The best backyards have a few things in common: they offer kids a place to explore, experiment, run, jump, learn, and collaborate in a safe, familiar environment. The best part: it’s easy and inexpensive to create a backyard space that’s exciting and fun for your child. Follow your youngster’s lead. What fascinates her? What does she love to play with and investigate, inside and out? With that in mind, you can create activity areas that will engage her growing brain and body.
Start with the Basics
First, make sure your outdoor play area is safe for your preschooler. That means blocking off hazards (such as high railings, swimming pools, lawn equipment, and so on) with a sturdy fence or locked gate. You’ll also need to supervise little ones at all times and keep them protected from the sun. But following these precautions will allow you to give your preschooler a little more freedom, which he needs in order to grow. Try some of these ideas, switching them out as your child’s interests change and expand.
Five Activity Areas Every Backyard Needs
1. A digging or splashing station Most little ones love sensory play, and a yard is the perfect place for it. Fill an inexpensive wading pool with water or sand for endless experimentation: just add containers and kid-size tools, like spades, scoops, and buckets. Encourage pretend play, too, with toy trucks or plastic fish. If you don’t have sand, a patch of dirt makes a fine substitute. Preschoolers will enjoy digging holes, making mud, and even planting seeds. Just make sure they aren’t digging them right back up again!
2. A ‘messy play’ spot An outdoor picnic table is the perfect place for crafts you’d rather not have in the house. Think: fingerpaint, cornstarch goop, play dough, and anything involving shaving cream or glitter. Bonus: hose down the table and you have a perfect place for snacks and lunches. Kids will love taking their meals outside, too.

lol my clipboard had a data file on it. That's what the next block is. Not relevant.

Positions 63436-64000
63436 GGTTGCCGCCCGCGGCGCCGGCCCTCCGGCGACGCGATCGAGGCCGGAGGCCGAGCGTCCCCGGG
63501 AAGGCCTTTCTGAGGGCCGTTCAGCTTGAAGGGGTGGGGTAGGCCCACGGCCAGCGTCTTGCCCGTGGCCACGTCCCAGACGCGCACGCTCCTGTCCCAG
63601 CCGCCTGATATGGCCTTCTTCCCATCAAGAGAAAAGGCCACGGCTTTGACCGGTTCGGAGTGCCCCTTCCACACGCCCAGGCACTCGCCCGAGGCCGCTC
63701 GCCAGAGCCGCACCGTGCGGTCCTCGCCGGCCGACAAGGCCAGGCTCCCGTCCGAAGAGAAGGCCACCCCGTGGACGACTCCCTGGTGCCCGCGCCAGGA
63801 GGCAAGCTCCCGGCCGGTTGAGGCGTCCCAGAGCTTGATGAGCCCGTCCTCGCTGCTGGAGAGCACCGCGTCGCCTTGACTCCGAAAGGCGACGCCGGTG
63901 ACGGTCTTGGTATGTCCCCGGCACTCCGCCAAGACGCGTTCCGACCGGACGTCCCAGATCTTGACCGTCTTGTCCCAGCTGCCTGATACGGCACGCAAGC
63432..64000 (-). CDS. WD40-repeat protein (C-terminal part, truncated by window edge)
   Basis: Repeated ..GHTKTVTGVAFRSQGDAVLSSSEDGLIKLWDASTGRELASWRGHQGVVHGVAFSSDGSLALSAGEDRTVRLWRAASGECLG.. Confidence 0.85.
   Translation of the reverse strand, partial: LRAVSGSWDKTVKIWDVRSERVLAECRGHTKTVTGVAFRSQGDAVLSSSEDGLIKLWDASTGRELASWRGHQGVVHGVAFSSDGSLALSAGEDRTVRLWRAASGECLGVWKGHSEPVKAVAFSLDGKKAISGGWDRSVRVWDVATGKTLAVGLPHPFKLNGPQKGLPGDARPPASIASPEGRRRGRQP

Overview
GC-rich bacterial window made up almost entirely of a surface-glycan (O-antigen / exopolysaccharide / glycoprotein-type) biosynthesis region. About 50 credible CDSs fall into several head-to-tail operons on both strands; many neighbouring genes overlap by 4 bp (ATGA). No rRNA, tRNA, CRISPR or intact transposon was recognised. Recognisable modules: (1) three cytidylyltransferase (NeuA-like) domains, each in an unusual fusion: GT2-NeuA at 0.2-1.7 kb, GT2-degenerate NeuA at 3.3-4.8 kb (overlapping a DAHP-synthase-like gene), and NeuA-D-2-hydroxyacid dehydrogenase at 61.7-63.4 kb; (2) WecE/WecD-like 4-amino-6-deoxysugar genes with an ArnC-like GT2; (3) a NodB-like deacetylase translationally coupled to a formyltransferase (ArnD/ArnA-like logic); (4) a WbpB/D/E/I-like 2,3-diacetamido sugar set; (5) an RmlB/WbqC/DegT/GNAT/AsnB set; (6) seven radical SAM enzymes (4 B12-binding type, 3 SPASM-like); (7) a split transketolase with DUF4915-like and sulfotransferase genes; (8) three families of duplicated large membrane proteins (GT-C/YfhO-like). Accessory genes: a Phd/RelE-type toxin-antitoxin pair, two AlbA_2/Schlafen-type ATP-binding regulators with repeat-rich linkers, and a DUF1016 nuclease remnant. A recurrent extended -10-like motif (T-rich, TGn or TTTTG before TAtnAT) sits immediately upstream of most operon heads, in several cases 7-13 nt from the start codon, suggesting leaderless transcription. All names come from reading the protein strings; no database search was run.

3. A hiding place A secret spot they can call their own is a boon for kids’ imaginary play. They can transform it into a fort, school, pirate ship, lions’ den, rocket, or theater—anything at all! And you don’t need an expensive playhouse or structure (although those are certainly fun). Kids can create a fort out of the space under a table or tree. They can hide in a big cardboard box or an inexpensive pop-up tent. You can help them throw a bedsheet or tarp over a clothesline; secure the sides with rocks to make a shelter. After that, step back and let the pretend play take off.
4. A climbing and swinging center Most two- to six-year-olds welcome—and seek out—any opportunity for their feet to leave the ground! If you have the space and budget, your child will get plenty of use out of a commercial play set—and you can change out the elements as he grows (say, from baby swing to glider or tire swing). If a play set is a no-go, a single tire swing or plastic slide will still get plenty of action. Or, an age-appropriate scooter gives kids the sensation of speed like a swing does.
5. A free play zone Reserve some space in your yard for open-ended activities. On a patch of grass or a strip of asphalt, kids can play tag, ride trikes, or push their favorite toys in a stroller or wagon. Add sturdy outdoor toys, too: big blocks for building with and jumping over; sidewalk chalk for drawing pictures and mazes; a kid-safe magnifying glass for exploring and investigating; and different types and sizes of balls for rolling, throwing, catching, and kicking.